Fluid mechanics: Fluid statics
Date of Original Version
If the sum of the external forces acting on a fluid element is zero, the fluid will be at rest or moving as a solid body - in either case, the fluid element is in equilibrium. This section considers fluids in such an equilibrium state. For fluids in equilibrium, the only internal stresses acting will be normal forces because the shear stresses depend on velocity gradients, and all such gradients, by the definition of equilibrium, are zero. If one then carries out a balance between the body forces, assumed proportional to volume or mass - such as gravity - and the normal surface stresses acting on an elementary prismatic fluid volume, the resulting equilibrium equations, after shrinking the volume to zero, show that the normal stresses at a point are the same in all directions; because they are known to be negative, this common value, called the pressure, is denoted by -p.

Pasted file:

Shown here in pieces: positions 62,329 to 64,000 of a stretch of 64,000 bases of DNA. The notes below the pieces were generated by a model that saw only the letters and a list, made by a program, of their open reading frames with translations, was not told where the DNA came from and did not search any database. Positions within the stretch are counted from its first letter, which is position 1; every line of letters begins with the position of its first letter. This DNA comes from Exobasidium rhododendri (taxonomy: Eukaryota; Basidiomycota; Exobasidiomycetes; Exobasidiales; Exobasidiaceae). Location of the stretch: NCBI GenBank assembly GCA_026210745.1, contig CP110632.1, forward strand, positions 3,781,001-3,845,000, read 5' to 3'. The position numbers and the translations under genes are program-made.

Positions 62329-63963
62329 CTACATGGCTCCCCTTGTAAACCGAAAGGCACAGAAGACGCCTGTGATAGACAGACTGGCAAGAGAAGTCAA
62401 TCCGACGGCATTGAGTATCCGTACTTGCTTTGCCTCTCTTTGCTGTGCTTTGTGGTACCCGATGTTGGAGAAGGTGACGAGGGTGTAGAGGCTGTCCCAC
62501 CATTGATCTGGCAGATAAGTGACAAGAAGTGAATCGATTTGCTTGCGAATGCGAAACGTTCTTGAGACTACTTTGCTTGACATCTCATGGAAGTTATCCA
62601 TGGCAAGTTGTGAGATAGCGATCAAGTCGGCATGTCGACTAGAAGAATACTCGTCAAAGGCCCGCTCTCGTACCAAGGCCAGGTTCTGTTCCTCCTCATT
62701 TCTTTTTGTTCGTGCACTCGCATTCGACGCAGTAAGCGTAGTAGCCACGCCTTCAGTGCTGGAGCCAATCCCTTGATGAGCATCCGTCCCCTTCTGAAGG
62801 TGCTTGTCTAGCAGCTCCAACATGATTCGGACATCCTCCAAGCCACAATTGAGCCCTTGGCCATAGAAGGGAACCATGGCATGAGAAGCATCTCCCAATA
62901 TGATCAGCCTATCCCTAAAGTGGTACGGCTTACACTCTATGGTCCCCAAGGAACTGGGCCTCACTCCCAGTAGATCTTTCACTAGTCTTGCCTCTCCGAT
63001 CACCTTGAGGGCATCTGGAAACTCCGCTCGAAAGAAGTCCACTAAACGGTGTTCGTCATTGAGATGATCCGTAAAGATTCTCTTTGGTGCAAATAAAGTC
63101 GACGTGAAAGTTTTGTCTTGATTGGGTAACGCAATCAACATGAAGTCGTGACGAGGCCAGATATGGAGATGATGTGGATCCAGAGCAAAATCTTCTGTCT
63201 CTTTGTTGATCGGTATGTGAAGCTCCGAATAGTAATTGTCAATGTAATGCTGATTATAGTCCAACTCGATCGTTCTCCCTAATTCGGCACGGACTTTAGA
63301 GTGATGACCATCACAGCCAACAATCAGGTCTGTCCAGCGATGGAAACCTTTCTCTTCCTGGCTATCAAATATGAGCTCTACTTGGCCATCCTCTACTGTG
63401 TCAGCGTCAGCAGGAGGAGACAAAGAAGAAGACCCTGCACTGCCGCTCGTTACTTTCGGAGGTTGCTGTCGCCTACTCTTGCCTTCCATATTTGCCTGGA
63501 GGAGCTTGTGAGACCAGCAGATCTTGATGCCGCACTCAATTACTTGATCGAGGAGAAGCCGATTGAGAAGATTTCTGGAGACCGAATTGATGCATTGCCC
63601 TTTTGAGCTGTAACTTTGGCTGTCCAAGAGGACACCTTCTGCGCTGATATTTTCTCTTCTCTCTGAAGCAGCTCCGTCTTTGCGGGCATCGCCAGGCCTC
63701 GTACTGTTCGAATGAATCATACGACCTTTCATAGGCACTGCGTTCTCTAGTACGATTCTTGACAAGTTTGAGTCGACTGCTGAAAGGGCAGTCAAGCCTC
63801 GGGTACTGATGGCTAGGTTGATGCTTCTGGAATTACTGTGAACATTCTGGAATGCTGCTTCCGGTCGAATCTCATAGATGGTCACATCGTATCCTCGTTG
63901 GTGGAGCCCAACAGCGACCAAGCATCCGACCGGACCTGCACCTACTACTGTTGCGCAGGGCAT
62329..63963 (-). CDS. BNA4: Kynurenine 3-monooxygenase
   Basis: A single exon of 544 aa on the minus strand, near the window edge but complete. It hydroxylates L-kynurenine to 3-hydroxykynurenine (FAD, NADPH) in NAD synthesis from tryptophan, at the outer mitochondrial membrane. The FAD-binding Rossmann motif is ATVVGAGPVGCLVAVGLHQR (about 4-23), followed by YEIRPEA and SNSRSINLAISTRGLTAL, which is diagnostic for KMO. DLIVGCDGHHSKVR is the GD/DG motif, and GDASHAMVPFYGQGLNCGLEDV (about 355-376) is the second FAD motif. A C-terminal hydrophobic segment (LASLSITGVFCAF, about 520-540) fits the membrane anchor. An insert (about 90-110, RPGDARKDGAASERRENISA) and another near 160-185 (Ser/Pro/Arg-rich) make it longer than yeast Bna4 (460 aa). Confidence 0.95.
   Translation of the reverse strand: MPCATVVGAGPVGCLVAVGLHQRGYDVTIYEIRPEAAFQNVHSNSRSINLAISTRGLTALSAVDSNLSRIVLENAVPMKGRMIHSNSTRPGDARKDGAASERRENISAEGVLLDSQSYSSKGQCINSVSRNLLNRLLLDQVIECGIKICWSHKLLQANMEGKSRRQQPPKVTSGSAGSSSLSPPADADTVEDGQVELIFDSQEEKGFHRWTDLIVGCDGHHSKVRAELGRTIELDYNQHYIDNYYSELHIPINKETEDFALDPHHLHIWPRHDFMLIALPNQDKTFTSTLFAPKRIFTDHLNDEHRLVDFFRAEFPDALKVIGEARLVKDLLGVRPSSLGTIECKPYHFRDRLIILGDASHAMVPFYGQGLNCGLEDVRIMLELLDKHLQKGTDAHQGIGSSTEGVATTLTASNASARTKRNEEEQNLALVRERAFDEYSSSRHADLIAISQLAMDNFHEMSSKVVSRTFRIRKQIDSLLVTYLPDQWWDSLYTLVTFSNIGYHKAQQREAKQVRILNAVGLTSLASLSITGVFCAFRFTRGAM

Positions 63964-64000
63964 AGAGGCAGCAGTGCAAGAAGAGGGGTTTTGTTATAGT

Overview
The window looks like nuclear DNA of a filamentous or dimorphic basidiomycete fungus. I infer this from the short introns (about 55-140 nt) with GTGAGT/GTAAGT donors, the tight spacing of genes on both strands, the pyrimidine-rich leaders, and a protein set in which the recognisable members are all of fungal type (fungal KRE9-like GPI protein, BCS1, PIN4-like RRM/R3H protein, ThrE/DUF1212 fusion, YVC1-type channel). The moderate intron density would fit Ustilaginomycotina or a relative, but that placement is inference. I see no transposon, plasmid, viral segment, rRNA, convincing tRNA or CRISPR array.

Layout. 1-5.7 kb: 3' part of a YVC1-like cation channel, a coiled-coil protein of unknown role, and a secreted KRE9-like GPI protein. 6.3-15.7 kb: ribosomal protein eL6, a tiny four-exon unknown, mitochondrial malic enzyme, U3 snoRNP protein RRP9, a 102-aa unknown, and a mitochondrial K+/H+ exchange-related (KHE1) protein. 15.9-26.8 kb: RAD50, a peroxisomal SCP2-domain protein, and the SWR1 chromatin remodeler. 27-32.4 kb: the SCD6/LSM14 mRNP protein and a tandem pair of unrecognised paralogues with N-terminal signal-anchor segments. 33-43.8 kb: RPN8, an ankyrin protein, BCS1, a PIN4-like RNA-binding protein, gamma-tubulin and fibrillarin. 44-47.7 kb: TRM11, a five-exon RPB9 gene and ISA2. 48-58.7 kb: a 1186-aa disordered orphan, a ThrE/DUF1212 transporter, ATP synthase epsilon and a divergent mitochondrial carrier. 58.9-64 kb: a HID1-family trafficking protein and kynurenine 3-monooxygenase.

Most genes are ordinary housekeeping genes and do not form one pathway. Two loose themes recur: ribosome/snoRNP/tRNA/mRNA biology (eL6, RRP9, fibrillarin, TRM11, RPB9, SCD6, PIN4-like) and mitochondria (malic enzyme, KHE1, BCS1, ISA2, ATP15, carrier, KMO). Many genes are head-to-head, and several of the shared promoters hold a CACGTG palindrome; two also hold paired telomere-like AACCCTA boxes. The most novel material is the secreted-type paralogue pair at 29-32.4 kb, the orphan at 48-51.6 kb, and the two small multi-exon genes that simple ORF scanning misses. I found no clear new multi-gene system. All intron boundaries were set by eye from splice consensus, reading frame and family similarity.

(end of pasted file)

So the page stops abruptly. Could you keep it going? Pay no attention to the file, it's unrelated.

The CRC Handbook of Mechanical Engineering, Second Edition
Kreith, Frank, Stanely A. Berger, Stuart W. Churchill, J. P. Tullis, Blake P. Tullis, Frank M. White, Ajay Kumar, Jessica Todd, John C. Chen, Thomas F. Irvine, Massimo Capobianchi, Francis E. Kennedy, E. R. Booser, Donald F. Wilcock, Robert F. Boehm, Rolf D. Reitz, Jungho Kim, Alan T. McDonald, Sherif A. Sherif, and Bharat Bhushan. "Fluid mechanics: Fluid statics." The CRC Handbook of Mechanical Engineering, Second Edition , (2004): 3-1. https://digitalcommons.uri.edu/mcise_facpubs/1020